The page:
Yoga offers the perfect complement to a wellness spa
Spa and yoga form the perfect marriage to offer increased services to clients, and the growing number of spas with yoga on the menu are testimony to this ideal coupling.
Toronto’s 889 is a hot spot for spa-going yoga enthusiasts. Emily Ridout opened the doors with her sister seven years ago primarily as a yoga community, but couldn’t ignore the obvious compatibility a wellness spa offers.
“We found that spa services really complement yoga in the sense that you’re able to receive treatment to really go deeper into your practice and connect more with your body and your joints; your spiritual self as well, in terms of the healing,” she says.
Alexandra Leikermoser, the founder of Yogagurl, a company that organizes yoga retreats and works with companies to form yoga plans, is one of Canada’s pioneers of the integration of yoga in spas. She first created a mini-spa at Toronto’s Drake Hotel, before moving on and integrating the same concept at the Ritz-Carlton. “I’ve definitely seen over two decades there’s been a huge shift in yoga becoming more mainstream,” says Leikermoser. “For me it was always natural. I always envisioned yoga in a spa and I thought that was a natural fit.”
And with more consumers flocking to yoga, there’s an opportunity for spas to introduce it as a way to attract and retain customers through classes and retreats. “That’s the beauty of having yoga as an extra component – it has a lot of added value for the spa-goer,” says Leikermoser.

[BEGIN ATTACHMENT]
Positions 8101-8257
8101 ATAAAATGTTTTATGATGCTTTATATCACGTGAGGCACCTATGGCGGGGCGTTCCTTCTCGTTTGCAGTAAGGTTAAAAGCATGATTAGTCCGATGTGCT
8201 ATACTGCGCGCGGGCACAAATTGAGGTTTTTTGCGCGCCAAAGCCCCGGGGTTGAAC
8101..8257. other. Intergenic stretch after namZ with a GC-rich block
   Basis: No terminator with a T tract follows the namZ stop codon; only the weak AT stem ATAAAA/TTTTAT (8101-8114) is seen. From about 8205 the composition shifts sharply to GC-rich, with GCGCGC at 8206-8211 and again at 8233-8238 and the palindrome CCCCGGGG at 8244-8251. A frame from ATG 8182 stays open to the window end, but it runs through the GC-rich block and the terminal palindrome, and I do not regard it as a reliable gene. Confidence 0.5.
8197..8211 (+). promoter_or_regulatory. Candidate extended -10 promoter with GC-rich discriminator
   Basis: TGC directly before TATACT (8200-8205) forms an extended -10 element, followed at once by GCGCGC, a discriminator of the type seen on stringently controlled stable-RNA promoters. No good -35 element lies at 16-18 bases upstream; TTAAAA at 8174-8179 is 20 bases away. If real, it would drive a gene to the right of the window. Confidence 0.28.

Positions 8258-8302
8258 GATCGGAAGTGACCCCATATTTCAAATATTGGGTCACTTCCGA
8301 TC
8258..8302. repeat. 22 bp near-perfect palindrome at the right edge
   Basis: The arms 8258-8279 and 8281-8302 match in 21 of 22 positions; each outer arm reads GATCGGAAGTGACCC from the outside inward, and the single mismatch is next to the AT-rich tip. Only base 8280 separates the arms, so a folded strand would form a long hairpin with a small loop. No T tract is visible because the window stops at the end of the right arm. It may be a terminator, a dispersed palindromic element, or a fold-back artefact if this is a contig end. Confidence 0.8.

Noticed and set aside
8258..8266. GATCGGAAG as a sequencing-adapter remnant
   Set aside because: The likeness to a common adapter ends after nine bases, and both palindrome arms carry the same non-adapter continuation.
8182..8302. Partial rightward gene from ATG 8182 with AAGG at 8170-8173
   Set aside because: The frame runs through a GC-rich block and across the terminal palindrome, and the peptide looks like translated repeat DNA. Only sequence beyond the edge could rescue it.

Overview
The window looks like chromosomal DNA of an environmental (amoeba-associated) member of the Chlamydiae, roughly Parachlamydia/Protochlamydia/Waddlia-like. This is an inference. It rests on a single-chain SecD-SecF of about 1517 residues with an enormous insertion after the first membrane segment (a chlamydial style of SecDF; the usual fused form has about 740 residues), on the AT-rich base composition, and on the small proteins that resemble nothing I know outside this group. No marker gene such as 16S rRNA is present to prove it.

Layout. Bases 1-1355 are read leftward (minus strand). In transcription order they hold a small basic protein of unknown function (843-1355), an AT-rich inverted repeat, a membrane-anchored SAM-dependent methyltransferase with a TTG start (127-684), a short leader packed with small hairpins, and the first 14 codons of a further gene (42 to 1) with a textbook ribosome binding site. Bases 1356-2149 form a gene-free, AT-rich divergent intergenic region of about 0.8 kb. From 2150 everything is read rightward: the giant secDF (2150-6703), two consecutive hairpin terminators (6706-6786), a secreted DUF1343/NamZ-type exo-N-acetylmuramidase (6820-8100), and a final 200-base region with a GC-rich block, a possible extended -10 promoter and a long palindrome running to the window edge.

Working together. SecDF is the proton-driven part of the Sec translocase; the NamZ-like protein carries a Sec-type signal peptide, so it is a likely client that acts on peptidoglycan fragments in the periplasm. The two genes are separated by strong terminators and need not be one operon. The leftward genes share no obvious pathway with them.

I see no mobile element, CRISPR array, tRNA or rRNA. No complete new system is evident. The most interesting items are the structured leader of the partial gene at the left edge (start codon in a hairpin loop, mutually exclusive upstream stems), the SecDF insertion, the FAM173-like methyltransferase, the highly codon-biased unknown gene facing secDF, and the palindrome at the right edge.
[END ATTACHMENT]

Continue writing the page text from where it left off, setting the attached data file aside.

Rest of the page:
There is no real go-to style of yoga a spa should introduce starting out. Owners should start by doing market research to understand what their clients want and what would complement the services the spa offers. It’s also important to look at other studios in the area and try to find points of difference. “There is no right or wrong in terms of the kind of yoga a spa would offer,” Leikermoser says. “I think that yoga is so popular now that really any yoga would be welcomed; it’s just a matter of defining particular needs.” Starting out with some staple and basic kinds of yoga that customers would already be aware of would be best before branching out later with something unique.
Of course, getting into the yoga business does have a price tag. Leikermoser ballparks the start-up cost anywhere between $20,000 to $50,000, depending on factors such as available space, the need for a new floor, contracting a company or instructors, investment in mats and props, and hiring someone to set up. “There are some definite upfront costs but not as much as maybe a fitness studio where you require a lot of equipment,” she says. “In that way costs are low. You’re looking more at the management or staffing side, depending on the route they go.”
Engaging the experts
The management and staffing side can also present a tough decision for spa owners. “The spa would have to look at it on an individual basis,” says Leikermoser. “Usually it is more cost effective to actually work with a company than hiring a staff of yoga instructors. Also, a professional company or studio usually does some of the marketing and have an established brand name, so you’re taking the advantages of that.” Regardless of which direction a spa decides to go, they should be looking for Registered Yoga Teachers (RYT), meaning they have a minimum of 200 training hours.
Thinking ahead, Leikermoser says spa owners should take advantage of the increasing numbers of male yoga practitioners and spa-goers. “Looking into the future I think that’s worth considering – how do we incorporate the masculine into the spa environment and into the yoga studio and how does that change the offerings we have,” she says.
And while some people might view yoga as a fad, Leikermoser disagrees. “Yoga is a 2,000-year-old trend and I think it’s here to stay,” she says. “I don’t think yoga is a flash-in-the-pan trend. It’s becoming very entrenched in people’s lives. As we get busier and technology takes over our lives, more people are going to be wanting spa and yoga even more.”